(Host) An environmental group says the state has failed to enforce water quality laws designed to prevent sediment from washing into rivers and streams.
But the Agency of Natural Resources says the environmentalists ignore improvements the state has made in recent years.
VPR’s John Dillon reports:
(Dillon) The state is spending tens of millions of dollars to clean up Lake Champlain. But the Vermont Natural Resources Council says the Agency of Natural Resources has failed to make sure basic control measures are followed to prevent pollution from flowing into the big lake.
Contractors and builders are supposed to use silt fences, hay bales, or other techniques to block dirt and sediment from washing into streams. The sediment carries phosphorus, the nutrient that feeds the toxic algae blooms in the lake.
Kim Greenwood is a V-N-RC staff scientist. She checked up on 29 construction sites this past summer.
(Greenwood) “I found kind of shocking results. … Almost every site that I went to was in violation of its permit. And most of the construction sites that I saw had absolutely none of the required erosion prevention or sediment control measures installed.”
(Dillon) Greenwood said most of the sites had bare ground, so rain would wash sediment directly into nearby streams.
Greenwood knows the issue, because she previously worked for the Agency of Natural Resources program that oversees construction sites.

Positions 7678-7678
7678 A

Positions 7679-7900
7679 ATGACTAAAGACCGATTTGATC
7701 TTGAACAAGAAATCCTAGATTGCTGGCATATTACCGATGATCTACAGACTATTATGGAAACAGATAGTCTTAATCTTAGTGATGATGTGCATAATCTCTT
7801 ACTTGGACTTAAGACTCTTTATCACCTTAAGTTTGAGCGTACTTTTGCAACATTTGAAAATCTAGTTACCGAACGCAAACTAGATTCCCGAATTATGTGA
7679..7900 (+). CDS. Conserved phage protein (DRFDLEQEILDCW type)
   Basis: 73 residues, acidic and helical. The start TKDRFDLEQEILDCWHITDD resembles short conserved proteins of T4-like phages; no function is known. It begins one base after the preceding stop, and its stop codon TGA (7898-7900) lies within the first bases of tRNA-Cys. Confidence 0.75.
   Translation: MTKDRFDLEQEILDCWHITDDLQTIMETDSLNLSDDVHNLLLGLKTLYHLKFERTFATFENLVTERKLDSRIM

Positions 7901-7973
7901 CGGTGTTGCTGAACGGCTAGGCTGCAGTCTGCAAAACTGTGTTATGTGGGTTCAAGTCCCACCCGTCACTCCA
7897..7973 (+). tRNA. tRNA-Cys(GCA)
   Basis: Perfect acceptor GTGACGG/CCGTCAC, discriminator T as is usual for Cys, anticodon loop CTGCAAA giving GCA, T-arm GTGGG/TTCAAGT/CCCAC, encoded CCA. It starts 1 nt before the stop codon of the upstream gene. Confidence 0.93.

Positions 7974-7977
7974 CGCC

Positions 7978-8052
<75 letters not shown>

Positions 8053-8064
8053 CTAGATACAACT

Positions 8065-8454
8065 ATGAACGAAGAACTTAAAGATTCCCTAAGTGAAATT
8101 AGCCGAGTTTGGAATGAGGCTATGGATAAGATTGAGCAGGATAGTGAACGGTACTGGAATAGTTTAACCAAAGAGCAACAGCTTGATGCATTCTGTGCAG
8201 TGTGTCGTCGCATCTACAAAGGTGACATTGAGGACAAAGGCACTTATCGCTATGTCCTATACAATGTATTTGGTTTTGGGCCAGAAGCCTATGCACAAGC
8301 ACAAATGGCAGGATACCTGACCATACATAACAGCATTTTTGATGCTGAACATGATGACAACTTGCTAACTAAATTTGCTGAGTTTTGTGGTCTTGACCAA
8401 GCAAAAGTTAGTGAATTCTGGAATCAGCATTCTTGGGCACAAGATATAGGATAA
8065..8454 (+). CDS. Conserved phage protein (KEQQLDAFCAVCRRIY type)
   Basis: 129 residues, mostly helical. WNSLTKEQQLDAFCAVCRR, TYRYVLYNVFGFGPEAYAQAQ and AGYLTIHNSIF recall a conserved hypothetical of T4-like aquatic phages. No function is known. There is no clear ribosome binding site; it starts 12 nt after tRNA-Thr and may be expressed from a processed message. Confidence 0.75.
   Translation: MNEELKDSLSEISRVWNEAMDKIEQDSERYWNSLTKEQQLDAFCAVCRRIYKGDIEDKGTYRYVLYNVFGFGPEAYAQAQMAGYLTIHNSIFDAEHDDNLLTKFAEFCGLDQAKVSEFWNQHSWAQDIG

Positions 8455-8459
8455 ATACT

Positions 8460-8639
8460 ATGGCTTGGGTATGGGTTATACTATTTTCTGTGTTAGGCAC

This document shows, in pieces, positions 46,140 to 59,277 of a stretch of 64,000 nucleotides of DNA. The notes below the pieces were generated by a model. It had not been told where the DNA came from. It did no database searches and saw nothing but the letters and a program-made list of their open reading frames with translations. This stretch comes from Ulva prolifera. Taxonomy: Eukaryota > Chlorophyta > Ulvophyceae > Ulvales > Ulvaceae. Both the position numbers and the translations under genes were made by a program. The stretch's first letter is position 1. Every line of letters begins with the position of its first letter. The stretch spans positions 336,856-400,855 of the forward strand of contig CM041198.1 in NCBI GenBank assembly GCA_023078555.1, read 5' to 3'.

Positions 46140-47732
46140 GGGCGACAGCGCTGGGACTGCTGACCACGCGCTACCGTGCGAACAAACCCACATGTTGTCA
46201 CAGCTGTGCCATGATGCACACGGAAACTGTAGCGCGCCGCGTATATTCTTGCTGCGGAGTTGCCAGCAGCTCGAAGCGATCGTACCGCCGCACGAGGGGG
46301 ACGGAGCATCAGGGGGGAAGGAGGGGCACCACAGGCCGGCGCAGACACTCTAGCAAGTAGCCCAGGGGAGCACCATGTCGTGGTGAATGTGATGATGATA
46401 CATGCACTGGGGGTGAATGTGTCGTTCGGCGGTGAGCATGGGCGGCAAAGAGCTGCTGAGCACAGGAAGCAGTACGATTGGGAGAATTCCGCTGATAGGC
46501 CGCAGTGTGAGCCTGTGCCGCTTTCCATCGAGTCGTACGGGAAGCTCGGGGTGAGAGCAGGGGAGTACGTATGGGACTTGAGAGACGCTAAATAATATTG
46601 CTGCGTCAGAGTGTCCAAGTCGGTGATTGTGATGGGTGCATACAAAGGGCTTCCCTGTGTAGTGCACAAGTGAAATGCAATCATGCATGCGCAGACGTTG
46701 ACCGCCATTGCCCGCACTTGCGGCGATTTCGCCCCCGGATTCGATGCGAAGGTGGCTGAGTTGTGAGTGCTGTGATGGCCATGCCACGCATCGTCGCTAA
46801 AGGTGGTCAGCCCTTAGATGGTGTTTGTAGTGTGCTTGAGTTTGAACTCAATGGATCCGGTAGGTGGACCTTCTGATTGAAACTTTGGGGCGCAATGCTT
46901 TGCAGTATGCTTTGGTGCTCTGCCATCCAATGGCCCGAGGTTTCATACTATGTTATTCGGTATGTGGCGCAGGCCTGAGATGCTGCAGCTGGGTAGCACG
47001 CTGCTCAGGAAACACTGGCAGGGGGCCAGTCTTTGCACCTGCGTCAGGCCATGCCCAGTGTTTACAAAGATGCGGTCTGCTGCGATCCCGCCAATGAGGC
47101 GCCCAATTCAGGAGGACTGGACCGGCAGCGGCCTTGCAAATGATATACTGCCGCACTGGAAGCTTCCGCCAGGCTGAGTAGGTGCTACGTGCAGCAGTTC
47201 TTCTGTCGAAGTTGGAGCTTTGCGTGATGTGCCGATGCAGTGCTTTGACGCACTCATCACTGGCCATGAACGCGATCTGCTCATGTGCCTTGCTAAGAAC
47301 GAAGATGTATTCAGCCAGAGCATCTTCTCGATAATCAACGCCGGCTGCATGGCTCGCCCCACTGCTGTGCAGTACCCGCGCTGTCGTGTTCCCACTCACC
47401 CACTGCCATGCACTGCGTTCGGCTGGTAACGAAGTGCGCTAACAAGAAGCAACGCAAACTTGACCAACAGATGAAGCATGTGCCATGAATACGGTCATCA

She used the access to public records law to get a list of projects that were permitted. She selected sites in four counties at random.
(Greenwood) “It kind of strikes me as ironic that we’re spending all this money to identify all these non-point sources to fix them when we have these sources identified through the permit process and something as simple as complying with a permit could take out tons of sediment from going into Lake Champlain.”
(Dillon) Agency of Natural Resources officials say the V-N-R-C report ignores the advances the state made recently in its permit program.
Pete LaFlamme is director of water quality. He says officials made about 200 site visits this past construction season.
(LaFlamme) “Yes, there were sites that were out of compliance.”
(Dillon) LaFlamme said the state issued 14 notices of alleged permit violations, but has not fined anybody. He says the state is focusing on voluntary compliance – not penalties – to get builders used to the new regulations.
(LaFlamme) “You know, we disagree, I guess, in terms of the roles of fines at this point in the education curve. If at some point, folks resist coming into compliance, fines do have a role.”
(Dillon) Agency of Natural Resources Secretary George Crombie says the state has revamped its permit process. The goal, he says, is to concentrate first on sites that pose the biggest risk, and to prevent pollution before it occurs.
For VPR News, I’m John Dillon.